Cooking and Meals: Master Your Kitchen
For many cooking is a joy; for others it's a simple necessity. Unfortunately, the onset of even minor vision loss can turn what used to be a pleasure into a chore. The anxiety you may be feeling about preparing food is understandable. After all, you're literally playing with fire. Even so, with practice and a few modifications to your cooking space, you can continue to prepare food safely, independently, and well.
This section contains tips on grocery shopping and preparing food. Please note that these are suggestions. Contact your state or local rehabilitation agency for training on safe cooking techniques.
Transcript of Video
NARRATOR 1: People doing various kitchen tasks with an instructor.
NARRATOR 2: For those who are accustomed to cooking meals for themselves or their families, navigating the kitchen without full vision can seem daunting, or even scary. That perceived loss of independence can be a real blow, especially if cooking was a hobby. But it doesn't have to be that way. Staying active and safe in the kitchen is a matter of learning some basic techniques, applying simple strategies and using adaptive versions of kitchen equipment, all readily available in most stores.
Items like this liquid-level indicator can help. It beeps when a cup or glass is nearly full. Other devices include large-print timers, raised and colored markings that maximize usable vision and your sense of touch. Then there's a special safety food turner. Safety food turners are essentially two spatulas joined by tongs, but they offer greater control when handling hot food. All are inexpensive. When it comes to technique...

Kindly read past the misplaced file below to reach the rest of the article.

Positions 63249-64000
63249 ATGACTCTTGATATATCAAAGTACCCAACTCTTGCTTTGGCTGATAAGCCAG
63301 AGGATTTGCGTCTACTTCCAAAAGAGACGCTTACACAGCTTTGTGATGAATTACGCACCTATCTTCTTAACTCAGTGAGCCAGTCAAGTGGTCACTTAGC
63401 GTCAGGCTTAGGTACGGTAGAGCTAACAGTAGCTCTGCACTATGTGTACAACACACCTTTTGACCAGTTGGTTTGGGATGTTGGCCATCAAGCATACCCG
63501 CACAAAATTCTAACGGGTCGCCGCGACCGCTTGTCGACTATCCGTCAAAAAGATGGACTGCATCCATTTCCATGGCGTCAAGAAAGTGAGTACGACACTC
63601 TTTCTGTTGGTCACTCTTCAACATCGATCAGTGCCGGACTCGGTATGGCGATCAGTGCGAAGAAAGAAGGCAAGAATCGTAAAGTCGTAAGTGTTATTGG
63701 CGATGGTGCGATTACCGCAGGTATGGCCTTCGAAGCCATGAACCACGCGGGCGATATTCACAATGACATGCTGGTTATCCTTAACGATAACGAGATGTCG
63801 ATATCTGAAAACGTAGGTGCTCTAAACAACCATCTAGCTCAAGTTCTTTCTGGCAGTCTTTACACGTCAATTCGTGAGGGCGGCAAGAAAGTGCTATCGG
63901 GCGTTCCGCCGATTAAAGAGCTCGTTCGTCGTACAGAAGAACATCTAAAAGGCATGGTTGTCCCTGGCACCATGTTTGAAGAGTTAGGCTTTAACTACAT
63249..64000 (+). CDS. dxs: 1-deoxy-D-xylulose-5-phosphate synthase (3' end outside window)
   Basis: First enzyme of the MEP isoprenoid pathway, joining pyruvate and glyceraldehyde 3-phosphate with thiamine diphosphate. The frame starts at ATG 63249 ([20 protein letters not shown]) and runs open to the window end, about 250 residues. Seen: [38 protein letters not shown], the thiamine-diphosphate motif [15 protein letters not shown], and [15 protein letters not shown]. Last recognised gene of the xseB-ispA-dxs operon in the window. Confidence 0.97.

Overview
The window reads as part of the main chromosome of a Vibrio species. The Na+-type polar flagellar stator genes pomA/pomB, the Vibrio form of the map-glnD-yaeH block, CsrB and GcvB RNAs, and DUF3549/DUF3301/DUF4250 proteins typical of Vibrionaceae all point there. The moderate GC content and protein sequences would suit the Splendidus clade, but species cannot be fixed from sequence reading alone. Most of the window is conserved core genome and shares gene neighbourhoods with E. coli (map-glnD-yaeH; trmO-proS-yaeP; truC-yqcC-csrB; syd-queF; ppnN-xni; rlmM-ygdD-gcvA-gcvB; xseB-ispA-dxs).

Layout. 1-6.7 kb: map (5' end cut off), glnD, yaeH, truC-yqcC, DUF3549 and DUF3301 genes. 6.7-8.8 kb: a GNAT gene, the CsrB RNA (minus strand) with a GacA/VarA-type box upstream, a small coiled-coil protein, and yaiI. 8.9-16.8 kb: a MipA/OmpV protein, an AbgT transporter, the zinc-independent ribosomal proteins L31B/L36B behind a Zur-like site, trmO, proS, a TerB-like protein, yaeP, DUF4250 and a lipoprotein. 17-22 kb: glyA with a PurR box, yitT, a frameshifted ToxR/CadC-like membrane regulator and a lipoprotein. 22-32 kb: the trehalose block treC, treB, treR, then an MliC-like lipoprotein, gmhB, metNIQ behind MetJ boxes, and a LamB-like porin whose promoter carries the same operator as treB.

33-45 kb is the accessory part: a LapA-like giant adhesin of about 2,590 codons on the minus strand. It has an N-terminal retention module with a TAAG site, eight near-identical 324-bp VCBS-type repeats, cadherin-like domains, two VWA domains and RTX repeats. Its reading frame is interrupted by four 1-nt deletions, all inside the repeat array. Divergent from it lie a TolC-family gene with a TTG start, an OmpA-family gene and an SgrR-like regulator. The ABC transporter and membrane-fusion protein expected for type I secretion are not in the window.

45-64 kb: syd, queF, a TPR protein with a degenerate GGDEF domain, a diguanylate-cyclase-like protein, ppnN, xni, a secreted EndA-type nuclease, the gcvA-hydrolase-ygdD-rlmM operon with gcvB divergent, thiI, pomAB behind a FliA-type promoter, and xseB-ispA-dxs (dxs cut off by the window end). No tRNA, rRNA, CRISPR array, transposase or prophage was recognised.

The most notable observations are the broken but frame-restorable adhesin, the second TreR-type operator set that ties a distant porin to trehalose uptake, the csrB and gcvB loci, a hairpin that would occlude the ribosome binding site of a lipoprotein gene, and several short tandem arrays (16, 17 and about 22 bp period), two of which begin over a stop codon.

SPECIALIST: Let's cut all the way through.
NARRATOR 2: There's an alternative for just about every kitchen activity, from making a sandwich to heating up a can of soup. A visit from a rehabilitation specialist like this one is the best way to learn these techniques. Preparing a whole meal, from chopping to baking, can be a reality again. Other tools available include long oven mitts that cover the arm and a talking thermometer that checks for doneness so you can stop guessing. Many items are available in local stores, while others can be purchased at specialty stores or through a catalogue.
Enjoying the Meal
NARRATOR 1: Three adults at a dining room table.
SPECIALIST: Is that providing a lot of contrast for you?
NARRATOR 2: When it comes time to enjoying your meals, there are other easy-to-learn approaches that can make a big difference. Notice that there are several adaptations on this table, all of them meant to draw attention to contrasting colors and textures. You can see that the handles of the knife and fork are dark blue, and the fork is placed on a white linen napkin. The result? No more trouble finding utensils. This food guard, called a "food bumper," is a contrasting color to the plate, and is very helpful for keeping food in place. No more peas and corn landing on the table. The food bumper is made of a washable plastic, and it snaps right onto a plate. It can also serve as a way to orient the plate. Setting food in positions like a clock is a common technique. For instance, the chicken here is at 6:00.
SPECIALIST: Slide the blade of the knife down behind and keep it in close contact with the fork and give me some sawing motion back and forth and cut that piece of chicken.
NARRATOR 2: Simple changes to your routine and inexpensive devices can mean cooking and eating with confidence again.
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